Sailors, Marines barred from Bluffton business

pdonohue@beaufortgazette.comMarch 28, 2012 

A Bluffton business has been added to a list of local shops that are off-limits to all Beaufort-area Marines and sailors, according to military officials.

Island Republic was added to the list this month after the store, in a plaza off U.S. 278, was found to stock and sell a substance banned by the military, according to Marine Corps Air Station Beaufort spokeswoman Lt. Sharon Hyland.

Hyland declined to name the substance, which she said was banned by the military for its ability to "induce intoxication, excitement or stupefaction."

"The commanders' top priority is to preserve the health, safety and operational readiness of their young service members, and the sale of banned substances to our military threatens to undermine the overall combat effectiveness of these men and women," Hyland said.

A man who identified himself as the owner of Island Republic declined comment Wednesday.

Hyland said the owner was notified that the business is now off-limits, and it can appeal to a disciplinary-control board of commanders from the Beaufort-area bases.

Island Republic joins Sexy by Nature in Okatie, Al's Military Barber Shop in the Shell Point area and the former Gold Club in Hardeeville on the list of businesses Marines and sailors are barred from patronizing.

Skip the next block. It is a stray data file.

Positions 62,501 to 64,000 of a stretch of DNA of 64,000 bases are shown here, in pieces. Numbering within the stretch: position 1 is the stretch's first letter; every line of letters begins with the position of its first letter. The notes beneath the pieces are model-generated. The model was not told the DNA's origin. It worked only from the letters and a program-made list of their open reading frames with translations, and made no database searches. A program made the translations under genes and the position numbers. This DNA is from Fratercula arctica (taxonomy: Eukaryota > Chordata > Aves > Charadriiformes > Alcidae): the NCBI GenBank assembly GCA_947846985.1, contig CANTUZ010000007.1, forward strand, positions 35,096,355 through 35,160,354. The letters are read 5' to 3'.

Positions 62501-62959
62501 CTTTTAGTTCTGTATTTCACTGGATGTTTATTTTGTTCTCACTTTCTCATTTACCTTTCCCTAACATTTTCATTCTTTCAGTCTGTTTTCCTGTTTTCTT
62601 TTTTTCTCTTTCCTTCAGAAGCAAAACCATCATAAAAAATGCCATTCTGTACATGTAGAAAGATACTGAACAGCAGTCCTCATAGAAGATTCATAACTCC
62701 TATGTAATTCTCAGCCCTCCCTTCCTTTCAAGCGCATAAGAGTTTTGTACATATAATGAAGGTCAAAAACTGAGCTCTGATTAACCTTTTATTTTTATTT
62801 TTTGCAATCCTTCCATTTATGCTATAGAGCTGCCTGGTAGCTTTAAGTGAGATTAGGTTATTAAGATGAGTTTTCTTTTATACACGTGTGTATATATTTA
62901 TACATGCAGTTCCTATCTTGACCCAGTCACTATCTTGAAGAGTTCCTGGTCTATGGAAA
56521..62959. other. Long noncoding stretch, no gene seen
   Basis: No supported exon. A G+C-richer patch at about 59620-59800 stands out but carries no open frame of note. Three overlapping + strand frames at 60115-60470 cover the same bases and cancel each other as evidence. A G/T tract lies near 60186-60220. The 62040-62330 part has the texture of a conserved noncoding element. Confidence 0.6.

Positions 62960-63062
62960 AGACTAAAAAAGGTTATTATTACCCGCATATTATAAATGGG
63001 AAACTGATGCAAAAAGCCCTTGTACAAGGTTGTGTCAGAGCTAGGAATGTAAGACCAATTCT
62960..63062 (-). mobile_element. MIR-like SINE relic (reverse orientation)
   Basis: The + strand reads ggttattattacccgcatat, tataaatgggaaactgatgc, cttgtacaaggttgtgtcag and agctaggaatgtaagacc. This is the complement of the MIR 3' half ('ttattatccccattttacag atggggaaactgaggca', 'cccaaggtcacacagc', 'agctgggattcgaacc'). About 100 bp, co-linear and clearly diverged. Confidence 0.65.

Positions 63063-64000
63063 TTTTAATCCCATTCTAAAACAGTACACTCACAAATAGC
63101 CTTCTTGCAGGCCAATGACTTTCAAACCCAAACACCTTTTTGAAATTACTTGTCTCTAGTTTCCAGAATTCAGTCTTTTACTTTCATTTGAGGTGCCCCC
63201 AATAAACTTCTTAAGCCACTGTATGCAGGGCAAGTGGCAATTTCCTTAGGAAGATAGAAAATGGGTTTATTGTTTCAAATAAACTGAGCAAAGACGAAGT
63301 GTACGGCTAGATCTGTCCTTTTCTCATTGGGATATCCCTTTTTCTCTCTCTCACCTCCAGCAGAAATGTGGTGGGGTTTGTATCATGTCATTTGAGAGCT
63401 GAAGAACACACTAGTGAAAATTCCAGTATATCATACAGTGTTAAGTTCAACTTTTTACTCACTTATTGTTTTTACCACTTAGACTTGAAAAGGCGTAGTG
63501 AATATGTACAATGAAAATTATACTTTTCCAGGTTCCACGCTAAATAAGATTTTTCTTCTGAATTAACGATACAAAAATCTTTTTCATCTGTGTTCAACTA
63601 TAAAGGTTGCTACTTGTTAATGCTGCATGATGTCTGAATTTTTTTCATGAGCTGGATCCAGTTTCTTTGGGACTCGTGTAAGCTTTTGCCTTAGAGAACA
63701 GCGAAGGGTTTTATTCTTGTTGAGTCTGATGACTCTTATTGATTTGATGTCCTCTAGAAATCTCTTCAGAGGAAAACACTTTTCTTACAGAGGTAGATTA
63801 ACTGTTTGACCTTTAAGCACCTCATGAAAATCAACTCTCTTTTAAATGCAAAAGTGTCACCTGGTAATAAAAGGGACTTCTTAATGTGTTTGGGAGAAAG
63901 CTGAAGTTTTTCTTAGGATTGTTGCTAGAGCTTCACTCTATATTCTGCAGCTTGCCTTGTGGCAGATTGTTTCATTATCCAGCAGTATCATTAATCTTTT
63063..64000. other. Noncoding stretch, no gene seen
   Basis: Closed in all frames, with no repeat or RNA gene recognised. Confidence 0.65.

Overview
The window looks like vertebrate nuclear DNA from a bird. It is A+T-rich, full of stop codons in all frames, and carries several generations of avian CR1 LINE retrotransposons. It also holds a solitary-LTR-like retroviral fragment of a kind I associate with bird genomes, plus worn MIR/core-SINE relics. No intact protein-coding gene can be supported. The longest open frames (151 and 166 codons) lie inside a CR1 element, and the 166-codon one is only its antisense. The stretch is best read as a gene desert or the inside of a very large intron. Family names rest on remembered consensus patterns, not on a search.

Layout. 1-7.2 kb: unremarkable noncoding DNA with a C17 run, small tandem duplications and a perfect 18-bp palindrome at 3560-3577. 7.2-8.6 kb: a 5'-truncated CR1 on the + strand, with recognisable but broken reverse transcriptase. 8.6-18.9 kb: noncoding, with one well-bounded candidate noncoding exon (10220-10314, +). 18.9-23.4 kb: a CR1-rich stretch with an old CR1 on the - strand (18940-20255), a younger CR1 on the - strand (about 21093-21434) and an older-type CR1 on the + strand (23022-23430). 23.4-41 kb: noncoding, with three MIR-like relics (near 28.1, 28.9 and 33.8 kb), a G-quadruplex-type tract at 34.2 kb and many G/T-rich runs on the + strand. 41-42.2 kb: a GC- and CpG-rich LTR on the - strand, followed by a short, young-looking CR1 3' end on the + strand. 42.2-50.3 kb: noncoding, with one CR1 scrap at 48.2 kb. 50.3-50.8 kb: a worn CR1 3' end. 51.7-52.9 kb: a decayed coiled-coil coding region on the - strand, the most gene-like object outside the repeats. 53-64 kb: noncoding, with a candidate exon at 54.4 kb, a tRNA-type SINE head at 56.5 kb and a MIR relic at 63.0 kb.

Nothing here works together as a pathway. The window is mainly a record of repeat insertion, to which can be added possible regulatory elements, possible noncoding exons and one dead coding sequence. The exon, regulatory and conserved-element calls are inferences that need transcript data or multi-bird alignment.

The list was last amended in April when Sexy by Nature and a Port Royal gas station did not comply with a request from local military commanders to remove synthetic marijuana that, at the time, was legal in South Carolina but prohibited to military personnel. The gas station has since been removed from the list.

The S.C. Department of Health and Environment Control voted in October to outlaw the substance, which is a mixture of herbs and spices sprayed with a chemical compound similar to THC, the psychoactive ingredient in marijuana.

Marines and sailors caught using the substances or patronizing the off-limits businesses face discipline under the Uniform Code of Military Justice and could even be forced to leave the Corps, Hyland said.

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